German govt agrees additional levy on gas price to save struggling importers
Clean Energy Wire / dpa / n-tv
Amid an unprecedented rise in natural gas prices in Germany, the government has agreed on an additional levy on natural gas to help avoid importers going bankrupt over the coming winter. “The goal is to avoid insolvencies and cuts in gas supply throughout the energy crisis caused by the Russian attack on Ukraine,” the economy and climate ministry (BMWK) said. Importers of gas had to face rapidly rising prices since the war started, a situation particularly difficult for providers with many long-term customers that are legally entitled to receiving gas at fixed rates. Due to the levy, the price per kilowatt hour (kWh) of gas for final customers will increase between 1.5 and 5 cents, once the levy is passed on by providers. The levy will remain in place “for a limited period of time” and will be supplemented by relief measures for businesses and households sliding into financial difficulties due to the energy crisis, the ministry added. Currently, it is scheduled to apply between October 2023 and April 2024.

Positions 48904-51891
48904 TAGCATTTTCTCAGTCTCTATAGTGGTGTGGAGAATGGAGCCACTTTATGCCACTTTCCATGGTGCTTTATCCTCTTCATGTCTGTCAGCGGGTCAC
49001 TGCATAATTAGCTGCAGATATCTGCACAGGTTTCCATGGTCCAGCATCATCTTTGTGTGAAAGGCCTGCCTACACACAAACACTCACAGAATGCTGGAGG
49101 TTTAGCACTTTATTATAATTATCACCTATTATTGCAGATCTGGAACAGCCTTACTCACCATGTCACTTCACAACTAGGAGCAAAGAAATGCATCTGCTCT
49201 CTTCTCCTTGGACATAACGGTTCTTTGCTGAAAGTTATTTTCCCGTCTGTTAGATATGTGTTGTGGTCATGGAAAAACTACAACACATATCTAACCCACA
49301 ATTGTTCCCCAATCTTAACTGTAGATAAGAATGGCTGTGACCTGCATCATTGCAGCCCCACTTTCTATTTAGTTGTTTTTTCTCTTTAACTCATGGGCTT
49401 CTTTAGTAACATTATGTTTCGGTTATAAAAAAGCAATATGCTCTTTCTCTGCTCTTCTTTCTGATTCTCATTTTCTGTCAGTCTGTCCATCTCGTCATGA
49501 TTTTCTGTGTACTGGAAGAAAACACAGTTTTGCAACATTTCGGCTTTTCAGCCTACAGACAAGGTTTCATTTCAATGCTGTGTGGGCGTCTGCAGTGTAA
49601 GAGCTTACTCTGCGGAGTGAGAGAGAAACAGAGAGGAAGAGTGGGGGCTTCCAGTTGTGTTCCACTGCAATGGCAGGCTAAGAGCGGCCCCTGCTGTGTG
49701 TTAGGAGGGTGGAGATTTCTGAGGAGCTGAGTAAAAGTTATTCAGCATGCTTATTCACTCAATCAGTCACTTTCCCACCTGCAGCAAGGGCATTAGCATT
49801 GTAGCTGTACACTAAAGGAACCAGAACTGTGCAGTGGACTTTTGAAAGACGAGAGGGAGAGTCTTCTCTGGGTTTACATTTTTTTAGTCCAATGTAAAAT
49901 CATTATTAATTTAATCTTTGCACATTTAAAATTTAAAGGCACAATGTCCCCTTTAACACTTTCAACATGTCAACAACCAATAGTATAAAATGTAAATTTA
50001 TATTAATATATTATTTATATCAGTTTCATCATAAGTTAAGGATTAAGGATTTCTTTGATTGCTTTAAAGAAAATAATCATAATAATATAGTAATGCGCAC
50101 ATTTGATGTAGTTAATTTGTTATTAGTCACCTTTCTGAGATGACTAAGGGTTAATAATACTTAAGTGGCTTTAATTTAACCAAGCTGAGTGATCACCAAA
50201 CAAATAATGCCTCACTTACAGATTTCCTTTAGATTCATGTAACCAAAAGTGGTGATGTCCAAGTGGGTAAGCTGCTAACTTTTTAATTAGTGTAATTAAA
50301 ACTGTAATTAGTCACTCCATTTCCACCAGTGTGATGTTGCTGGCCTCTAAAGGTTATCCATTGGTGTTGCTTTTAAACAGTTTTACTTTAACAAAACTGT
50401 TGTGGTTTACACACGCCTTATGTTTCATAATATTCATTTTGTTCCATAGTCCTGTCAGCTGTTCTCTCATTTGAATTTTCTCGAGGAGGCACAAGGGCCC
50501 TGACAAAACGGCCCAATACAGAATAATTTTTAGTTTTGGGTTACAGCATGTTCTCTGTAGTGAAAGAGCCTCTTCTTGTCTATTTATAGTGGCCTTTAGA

Economy and climate minister Robert Habeck said the levy was the result of an “external shock” to the German economy, which had made itself dependent on cheap Russian gas for several years. “Gas by now has become a scarce and expensive good,” Habeck said. He added that introducing the levy “has not been an easy step to take” but was necessary to ensure a secure gas supply. He said the costs will need to be partly shouldered by gas importers, too. These cover all the additional costs for gas procurement until October and 10 percent of the total extra expenditure for existing contracts after that. The government should come up with further measures to ensure customers can cope with rising costs, Habeck said. The crisis caused by Russia’s war requires “a strong social response.”
The government in late July announced it will take a 30 percent stake in Europe’s largest Russian gas importer Uniper to save it from bankruptcy due to skyrocketing prices. At the same time, price comparison websites announced year-on-year customer costs for natural gas are set to tripple in Germany, which could pose severe financial difficulties both to many households and businesses.